It may be the McCain camp’s least favorite publication, but they would be hard pressed to come up with pieces that better serve their current message than two which appear in today’s New York Times.
First, this op-ed, which corrects Barack Obama’s take on the Kennedy-Khrushchev summit:
Senior American statesmen like George Kennan advised Kennedy not to rush into a high-level meeting, arguing that Khrushchev had engaged in anti-American propaganda and that the issues at hand could as well be addressed by lower-level diplomats. Kennedy’s own secretary of state, Dean Rusk, had argued much the same in a Foreign Affairs article the previous year: “Is it wise to gamble so heavily? Are not these two men who should be kept apart until others have found a sure meeting ground of accommodation between them?”
But Kennedy went ahead, and for two days he was pummeled by the Soviet leader. . .Kennedy’s aides convinced the press at the time that behind closed doors the president was performing well, but American diplomats in attendance, including the ambassador to the Soviet Union, later said they were shocked that Kennedy had taken so much abuse. Paul Nitze, the assistant secretary of defense, said the meeting was “just a disaster.” Khrushchev’s aide, after the first day, said the American president seemed “very inexperienced, even immature.” Khrushchev agreed, noting that the youthful Kennedy was “too intelligent and too weak.” The Soviet leader left Vienna elated — and with a very low opinion of the leader of the free world. . . .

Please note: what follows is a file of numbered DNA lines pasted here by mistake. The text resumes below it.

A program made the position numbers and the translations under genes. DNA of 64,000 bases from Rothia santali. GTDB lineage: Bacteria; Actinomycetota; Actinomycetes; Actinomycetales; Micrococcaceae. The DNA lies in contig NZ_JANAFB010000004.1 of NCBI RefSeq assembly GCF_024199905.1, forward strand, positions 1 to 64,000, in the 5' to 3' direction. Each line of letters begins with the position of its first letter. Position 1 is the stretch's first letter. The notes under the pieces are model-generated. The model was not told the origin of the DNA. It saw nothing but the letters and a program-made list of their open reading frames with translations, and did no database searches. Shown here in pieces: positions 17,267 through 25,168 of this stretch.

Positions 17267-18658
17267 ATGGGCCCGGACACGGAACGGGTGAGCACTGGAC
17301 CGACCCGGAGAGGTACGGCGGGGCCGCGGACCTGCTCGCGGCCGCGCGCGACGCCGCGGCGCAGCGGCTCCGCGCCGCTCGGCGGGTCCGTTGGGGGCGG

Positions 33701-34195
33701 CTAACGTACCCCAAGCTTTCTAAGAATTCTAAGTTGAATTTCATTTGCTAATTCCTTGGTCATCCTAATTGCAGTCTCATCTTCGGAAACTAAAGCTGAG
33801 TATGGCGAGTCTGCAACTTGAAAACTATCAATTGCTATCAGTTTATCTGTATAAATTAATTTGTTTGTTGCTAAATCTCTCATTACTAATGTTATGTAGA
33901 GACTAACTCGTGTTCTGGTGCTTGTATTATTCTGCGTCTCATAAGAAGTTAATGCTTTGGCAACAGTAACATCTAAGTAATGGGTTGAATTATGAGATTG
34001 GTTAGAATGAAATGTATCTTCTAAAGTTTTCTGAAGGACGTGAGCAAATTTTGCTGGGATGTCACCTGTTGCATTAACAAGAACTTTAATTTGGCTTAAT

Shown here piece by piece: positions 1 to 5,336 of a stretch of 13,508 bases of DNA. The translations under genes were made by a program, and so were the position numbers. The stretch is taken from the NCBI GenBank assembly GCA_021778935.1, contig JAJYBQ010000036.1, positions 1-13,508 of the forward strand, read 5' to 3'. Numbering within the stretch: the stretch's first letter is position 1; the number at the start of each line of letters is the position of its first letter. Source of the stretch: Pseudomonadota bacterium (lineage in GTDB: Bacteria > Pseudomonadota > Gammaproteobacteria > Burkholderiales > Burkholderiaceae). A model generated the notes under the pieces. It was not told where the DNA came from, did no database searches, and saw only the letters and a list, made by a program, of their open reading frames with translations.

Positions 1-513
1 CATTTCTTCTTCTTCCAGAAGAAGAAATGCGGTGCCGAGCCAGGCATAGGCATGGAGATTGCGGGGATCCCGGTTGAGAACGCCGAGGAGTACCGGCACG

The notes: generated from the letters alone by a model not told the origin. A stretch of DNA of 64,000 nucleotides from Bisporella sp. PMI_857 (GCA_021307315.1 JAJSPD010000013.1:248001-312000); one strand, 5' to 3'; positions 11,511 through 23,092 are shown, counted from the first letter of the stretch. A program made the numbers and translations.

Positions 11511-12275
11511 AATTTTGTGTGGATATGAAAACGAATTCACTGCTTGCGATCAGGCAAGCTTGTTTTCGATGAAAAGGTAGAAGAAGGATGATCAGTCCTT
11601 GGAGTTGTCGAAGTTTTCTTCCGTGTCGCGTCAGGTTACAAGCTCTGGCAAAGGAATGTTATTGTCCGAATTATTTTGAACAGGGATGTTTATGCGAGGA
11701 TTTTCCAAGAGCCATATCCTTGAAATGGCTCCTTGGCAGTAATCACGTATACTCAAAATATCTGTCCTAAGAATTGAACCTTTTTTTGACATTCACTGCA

A little more than two months later, Khrushchev gave the go-ahead to begin erecting what would become the Berlin Wall. Kennedy had resigned himself to it, telling his aides in private that “a wall is a hell of a lot better than a war.” The following spring, Khrushchev made plans to “throw a hedgehog at Uncle Sam’s pants”: nuclear missiles in Cuba. And while there were many factors that led to the missile crisis, it is no exaggeration to say that the impression Khrushchev formed at Vienna — of Kennedy as ineffective — was among them.
The second is a front-page story letting on that Jews in Florida actually have real concerns about Obama. And who’d have thought it is not just irrational fear? (The Times dutifully reports “the resistance toward Mr. Obama appears to be rooted in something more than factual misperception; even those with an accurate understanding of Mr. Obama share the hesitations.”) Lots of Florida Jews actually seem troubled by his close association with Palestinian activists, his willingness to hold direct, unconditional negotiations with Iran, and an overall sense he’s likely to “venture too close to questionable characters.” (But there is something for Obama apologists, too–the Times found some other Jews who confess that they think it’s all racism or irrational fear of Obama’s middle name.)
So from the McCain perspective it appears there is a little good news even the Times thinks is fit to print.